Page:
[And then another entry follows on that day]

Nov. 10. 1664. Sir W. Batten’s knavish course in carrying on a contract that he hath a mind to. And particularly in some good of Mr. Wood’s. He will when Sir J. Mennes or I alone are with him at the buying of any provisions that he hath a mind to buy, he will bid and then raise the price by great steps (as this day in some timber bought of on Monday), as by 2 or 3 s. in a load, without any reason or consideration of ours, or whether we agree, and so impose upon us the denying to consent to what he so openly offers at the Board. And thus he did the other day on Tuesday last with Mr Wood, when I said I would give no more, he would give more and offered it. And when at last I told him that I would not give a farthing more, Wood went away; and being gone, he told me that we should lose this bargain, it being of Dram timber – and some deals and pieces of fire timber [timber used for fuel in the ship’s galleys] of 10 ft in a piece (which he would never have heard of any other man’s), and that it being at Harwich it were good to have them: when I told him there was no necessity, for at the very time we had a whole and greater ship’s loading of the same goods and better, and masts unlading of Sir W. Warren’s there. Yet he told me he would not lose it, and by God would send to him that we would have it – when he knows that his ship was put in, being almost shipwrecked there, and if we had not the goods must have landed them and put them off there, for the ship was rendered highly uncapable of going to sea. This is so, and this he knows.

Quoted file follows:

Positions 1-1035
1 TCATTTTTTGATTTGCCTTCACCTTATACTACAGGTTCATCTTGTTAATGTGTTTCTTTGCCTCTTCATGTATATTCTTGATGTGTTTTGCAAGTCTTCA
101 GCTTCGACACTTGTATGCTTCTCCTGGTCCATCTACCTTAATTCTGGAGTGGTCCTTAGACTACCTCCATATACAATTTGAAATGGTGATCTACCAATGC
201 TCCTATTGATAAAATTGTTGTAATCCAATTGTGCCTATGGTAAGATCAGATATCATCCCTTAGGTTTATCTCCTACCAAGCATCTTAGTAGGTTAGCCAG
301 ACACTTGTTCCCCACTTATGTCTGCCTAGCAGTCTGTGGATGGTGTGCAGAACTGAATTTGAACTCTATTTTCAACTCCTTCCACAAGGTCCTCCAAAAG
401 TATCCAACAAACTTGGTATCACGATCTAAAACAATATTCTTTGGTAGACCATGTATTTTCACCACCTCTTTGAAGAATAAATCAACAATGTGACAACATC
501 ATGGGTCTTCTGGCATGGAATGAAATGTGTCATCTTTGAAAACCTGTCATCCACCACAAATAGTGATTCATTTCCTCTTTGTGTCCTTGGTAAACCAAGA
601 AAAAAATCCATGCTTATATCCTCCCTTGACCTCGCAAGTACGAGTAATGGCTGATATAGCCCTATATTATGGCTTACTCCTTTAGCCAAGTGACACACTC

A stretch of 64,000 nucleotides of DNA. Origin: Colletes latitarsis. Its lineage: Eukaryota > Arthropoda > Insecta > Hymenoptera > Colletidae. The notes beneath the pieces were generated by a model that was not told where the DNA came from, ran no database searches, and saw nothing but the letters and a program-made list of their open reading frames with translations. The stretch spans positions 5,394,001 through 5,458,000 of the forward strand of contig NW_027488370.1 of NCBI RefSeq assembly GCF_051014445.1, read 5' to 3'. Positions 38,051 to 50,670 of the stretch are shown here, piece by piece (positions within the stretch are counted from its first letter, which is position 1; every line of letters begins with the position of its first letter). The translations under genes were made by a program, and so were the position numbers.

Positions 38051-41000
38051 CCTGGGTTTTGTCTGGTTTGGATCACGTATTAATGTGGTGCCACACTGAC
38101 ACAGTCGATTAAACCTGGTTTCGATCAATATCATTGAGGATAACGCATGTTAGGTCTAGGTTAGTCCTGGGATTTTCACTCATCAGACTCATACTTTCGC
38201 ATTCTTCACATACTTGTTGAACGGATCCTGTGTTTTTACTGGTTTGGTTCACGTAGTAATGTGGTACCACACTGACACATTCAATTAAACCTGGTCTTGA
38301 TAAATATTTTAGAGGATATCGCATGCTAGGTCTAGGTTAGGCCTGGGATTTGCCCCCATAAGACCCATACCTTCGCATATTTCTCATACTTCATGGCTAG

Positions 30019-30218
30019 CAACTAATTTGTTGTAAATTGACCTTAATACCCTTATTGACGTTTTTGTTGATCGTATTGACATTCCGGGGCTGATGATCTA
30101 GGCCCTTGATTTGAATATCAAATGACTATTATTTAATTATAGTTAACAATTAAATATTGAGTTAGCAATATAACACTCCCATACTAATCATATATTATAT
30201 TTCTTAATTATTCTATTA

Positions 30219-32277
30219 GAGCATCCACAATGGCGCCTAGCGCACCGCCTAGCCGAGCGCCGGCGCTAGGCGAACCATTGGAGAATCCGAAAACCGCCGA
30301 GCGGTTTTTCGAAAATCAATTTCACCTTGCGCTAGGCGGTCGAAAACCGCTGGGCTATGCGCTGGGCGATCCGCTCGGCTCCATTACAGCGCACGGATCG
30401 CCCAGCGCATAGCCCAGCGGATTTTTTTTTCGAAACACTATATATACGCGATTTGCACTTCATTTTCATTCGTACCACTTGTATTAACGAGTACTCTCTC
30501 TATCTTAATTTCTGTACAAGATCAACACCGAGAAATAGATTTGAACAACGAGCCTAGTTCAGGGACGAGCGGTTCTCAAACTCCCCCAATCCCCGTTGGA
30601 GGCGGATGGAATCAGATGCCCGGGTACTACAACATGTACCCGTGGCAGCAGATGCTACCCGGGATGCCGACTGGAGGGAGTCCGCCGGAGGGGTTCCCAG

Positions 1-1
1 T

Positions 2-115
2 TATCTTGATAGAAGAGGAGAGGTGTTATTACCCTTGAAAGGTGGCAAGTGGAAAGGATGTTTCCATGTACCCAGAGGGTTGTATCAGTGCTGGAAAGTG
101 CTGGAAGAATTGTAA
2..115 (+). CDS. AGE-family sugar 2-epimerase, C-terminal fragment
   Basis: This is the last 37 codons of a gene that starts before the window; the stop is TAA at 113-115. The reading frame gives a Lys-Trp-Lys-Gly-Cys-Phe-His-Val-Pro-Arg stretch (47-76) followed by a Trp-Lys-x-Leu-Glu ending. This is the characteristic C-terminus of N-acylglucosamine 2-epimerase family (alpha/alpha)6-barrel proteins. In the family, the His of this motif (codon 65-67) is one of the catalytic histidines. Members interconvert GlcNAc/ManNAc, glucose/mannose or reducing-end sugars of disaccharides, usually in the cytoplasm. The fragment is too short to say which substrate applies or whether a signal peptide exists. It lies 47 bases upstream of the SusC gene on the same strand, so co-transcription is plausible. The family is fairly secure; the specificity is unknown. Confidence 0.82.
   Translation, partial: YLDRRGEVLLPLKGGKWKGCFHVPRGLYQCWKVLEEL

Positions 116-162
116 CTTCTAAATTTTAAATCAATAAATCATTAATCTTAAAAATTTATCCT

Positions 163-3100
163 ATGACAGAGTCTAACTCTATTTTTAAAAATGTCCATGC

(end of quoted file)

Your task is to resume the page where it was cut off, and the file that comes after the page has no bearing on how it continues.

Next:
Robert Gertz  •  Link

"...where vexed at the malice of Sir W. Batten and folly of Sir J. Minnes against Sir W. Warren, but I prevented, and shall do, though to my own disquiet and trouble."

Interesting...So Minnes took Batten's part against Warren and Sam pushed hard enough for his dear friend (oh, to lose those nice occasional boxes of 100Ls) to risk questions being asked. One wonders what might have happened had Sir Will Penn been around to throw his weight into the balance. Still, it seem unlikely so sharp a fox as "Turncoat Will" Batten wouldn't already be well aware of Sam's close ties to Warren.

Likewise interesting, thanks to Jeannine's info that Batten's son is heavily involved in contracts.

JWB  •  Link

"This is so, and this he knows."

Great last sentence.

jeannine  •  Link

"My little girle Susan is fallen sicke of the meazles, we fear, or, at least, of a scarlett feavour."

When the servants get sick like this, is it common for them to stay in their Master's house or return home for care? Granted she may be too ill to travel, but I'd be curious if Elizabeth is caring for her, other staff, etc. and what the norm would be.